The inclusion of safe harbours provides some much-needed legal certainty and helps to reduce the compliance burden on public authorities, whilst also giving additional comfort to recipients and potentially discouraging broad information requests from prospective challengers (and associated time and cost savings). There will, of course, be an adjustment period while case law is developed in order to delineate the boundaries of these safe harbours.
Challenges arising from the CMA's role and remit
Splitting oversight and enforcement between the CMA and the CAT may likewise present some challenges. When devising the regime, the UK Government considered that having a single, authoritative entity that fulfils the monitoring and oversight and advice functions would enable the independent body (i.e. the CMA) to “accumulate knowledge and develop as a centre of excellence in the field and ensure that the most robust and consistent approach is taken”.2 However, it remains unclear how this acquired knowledge would be capitalised, given that the enforcement powers would lie with the CAT.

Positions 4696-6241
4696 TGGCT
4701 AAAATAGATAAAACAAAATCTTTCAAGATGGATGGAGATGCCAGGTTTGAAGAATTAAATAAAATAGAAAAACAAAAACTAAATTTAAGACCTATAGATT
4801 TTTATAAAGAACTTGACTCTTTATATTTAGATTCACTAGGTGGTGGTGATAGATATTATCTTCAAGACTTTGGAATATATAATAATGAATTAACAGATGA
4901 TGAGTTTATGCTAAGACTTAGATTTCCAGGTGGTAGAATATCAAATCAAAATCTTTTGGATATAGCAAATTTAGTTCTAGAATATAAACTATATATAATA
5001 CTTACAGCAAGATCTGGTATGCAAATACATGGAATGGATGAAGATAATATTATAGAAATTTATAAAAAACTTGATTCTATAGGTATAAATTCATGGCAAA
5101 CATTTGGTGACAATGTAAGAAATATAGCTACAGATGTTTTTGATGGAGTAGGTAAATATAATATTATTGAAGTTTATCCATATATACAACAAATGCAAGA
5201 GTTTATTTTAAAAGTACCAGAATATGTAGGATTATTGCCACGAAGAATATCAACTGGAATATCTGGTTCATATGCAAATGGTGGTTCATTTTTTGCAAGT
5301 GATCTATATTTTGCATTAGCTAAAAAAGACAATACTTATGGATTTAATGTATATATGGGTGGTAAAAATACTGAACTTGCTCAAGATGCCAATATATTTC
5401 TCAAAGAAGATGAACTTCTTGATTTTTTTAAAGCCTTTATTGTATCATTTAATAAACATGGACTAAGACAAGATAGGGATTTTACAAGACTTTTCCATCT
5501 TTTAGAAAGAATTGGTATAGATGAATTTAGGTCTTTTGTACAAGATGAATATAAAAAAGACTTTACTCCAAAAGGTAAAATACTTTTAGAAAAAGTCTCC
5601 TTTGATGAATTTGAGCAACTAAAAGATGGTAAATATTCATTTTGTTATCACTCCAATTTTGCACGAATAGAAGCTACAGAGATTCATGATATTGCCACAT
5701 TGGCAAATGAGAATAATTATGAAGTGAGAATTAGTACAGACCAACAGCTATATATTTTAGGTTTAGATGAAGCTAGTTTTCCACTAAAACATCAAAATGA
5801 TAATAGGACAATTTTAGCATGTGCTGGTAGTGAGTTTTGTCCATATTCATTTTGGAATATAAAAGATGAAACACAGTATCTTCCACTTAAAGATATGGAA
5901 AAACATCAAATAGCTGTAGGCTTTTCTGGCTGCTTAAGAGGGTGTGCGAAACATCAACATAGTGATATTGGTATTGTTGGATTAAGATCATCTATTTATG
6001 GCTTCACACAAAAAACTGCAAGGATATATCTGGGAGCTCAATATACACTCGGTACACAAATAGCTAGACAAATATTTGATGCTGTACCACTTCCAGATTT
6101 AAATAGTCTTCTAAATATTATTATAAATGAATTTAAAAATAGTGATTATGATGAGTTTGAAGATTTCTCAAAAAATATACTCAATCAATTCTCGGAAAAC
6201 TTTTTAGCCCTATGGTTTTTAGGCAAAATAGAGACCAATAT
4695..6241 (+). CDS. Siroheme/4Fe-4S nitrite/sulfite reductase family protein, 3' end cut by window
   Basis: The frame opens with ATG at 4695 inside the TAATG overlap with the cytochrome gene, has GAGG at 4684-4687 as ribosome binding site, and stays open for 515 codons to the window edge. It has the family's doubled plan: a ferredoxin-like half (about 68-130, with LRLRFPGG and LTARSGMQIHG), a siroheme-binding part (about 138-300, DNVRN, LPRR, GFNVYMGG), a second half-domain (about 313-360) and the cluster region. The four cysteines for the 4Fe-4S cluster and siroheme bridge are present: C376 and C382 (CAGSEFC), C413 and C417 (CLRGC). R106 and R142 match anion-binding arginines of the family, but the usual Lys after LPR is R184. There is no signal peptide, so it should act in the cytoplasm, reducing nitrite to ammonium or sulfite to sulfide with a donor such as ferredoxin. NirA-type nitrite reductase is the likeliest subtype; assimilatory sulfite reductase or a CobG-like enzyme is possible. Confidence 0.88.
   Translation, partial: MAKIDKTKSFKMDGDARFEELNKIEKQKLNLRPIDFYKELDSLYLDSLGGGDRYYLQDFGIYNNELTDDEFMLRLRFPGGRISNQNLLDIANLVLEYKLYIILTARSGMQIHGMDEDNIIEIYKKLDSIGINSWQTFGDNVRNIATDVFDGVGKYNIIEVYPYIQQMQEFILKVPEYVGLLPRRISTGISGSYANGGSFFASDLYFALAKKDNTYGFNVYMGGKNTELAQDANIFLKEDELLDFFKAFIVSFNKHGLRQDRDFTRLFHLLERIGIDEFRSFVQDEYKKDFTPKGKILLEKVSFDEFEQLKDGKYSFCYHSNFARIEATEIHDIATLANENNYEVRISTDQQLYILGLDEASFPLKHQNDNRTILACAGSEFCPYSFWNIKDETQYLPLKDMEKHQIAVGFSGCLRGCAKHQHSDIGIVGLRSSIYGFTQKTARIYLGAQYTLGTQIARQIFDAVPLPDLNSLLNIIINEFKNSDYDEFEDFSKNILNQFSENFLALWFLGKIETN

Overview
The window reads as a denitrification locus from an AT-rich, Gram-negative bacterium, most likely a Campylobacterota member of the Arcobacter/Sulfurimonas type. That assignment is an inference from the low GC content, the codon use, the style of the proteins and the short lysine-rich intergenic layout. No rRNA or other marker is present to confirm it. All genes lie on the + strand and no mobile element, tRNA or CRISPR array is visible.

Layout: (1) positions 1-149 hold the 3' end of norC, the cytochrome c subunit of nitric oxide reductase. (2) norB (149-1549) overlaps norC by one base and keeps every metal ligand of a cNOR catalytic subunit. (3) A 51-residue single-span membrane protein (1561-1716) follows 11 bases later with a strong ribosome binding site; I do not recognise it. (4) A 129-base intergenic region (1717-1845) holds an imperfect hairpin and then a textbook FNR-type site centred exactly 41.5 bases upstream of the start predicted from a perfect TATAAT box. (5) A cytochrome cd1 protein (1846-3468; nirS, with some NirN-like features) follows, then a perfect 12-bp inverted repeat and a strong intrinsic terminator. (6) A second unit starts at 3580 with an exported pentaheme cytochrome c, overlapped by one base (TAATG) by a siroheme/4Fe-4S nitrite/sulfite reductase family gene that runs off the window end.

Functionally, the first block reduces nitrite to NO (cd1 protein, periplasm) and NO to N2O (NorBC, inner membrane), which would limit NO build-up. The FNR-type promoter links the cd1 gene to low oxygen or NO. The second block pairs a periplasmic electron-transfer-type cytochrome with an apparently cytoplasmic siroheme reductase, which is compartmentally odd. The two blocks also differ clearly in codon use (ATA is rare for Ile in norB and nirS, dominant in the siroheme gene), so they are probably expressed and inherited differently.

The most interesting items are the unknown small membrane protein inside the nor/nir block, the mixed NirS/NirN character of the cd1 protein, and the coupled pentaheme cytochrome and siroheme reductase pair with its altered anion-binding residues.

In its own guidance, the CMA makes clear that its role is not to second guess the assessments made, and judgements taken, by a granting authority with respect to the need, form and amount of a subsidy. It will “not decide whether a subsidy can be given” and will not “directly assess” compliance with the subsidy control requirements (including the compatibility principles).3 Rather, where a subsidy is referred to the CMA, it will “evaluate the public authority’s assessment” by considering, in particular: (i) “how well” does the public authority’s assessment address the subsidy control requirements; (ii) whether appropriate evidence has been identified and used in the assessment; and (iii) whether the public authority’s analysis and conclusions are “generally consistent” with such evidence.4 The CMA’s evaluation must take into account any effects of the proposed subsidy on competition or investment within the UK and may include advice on how the public authority’s assessment could be improved, or the proposed subsidy or scheme be modified to ensure compliance with the requirements of the Act.5 However, the CMA will not carry its “own assessment”6 or second-guess the judgments made by the public authority on need, form or quantum.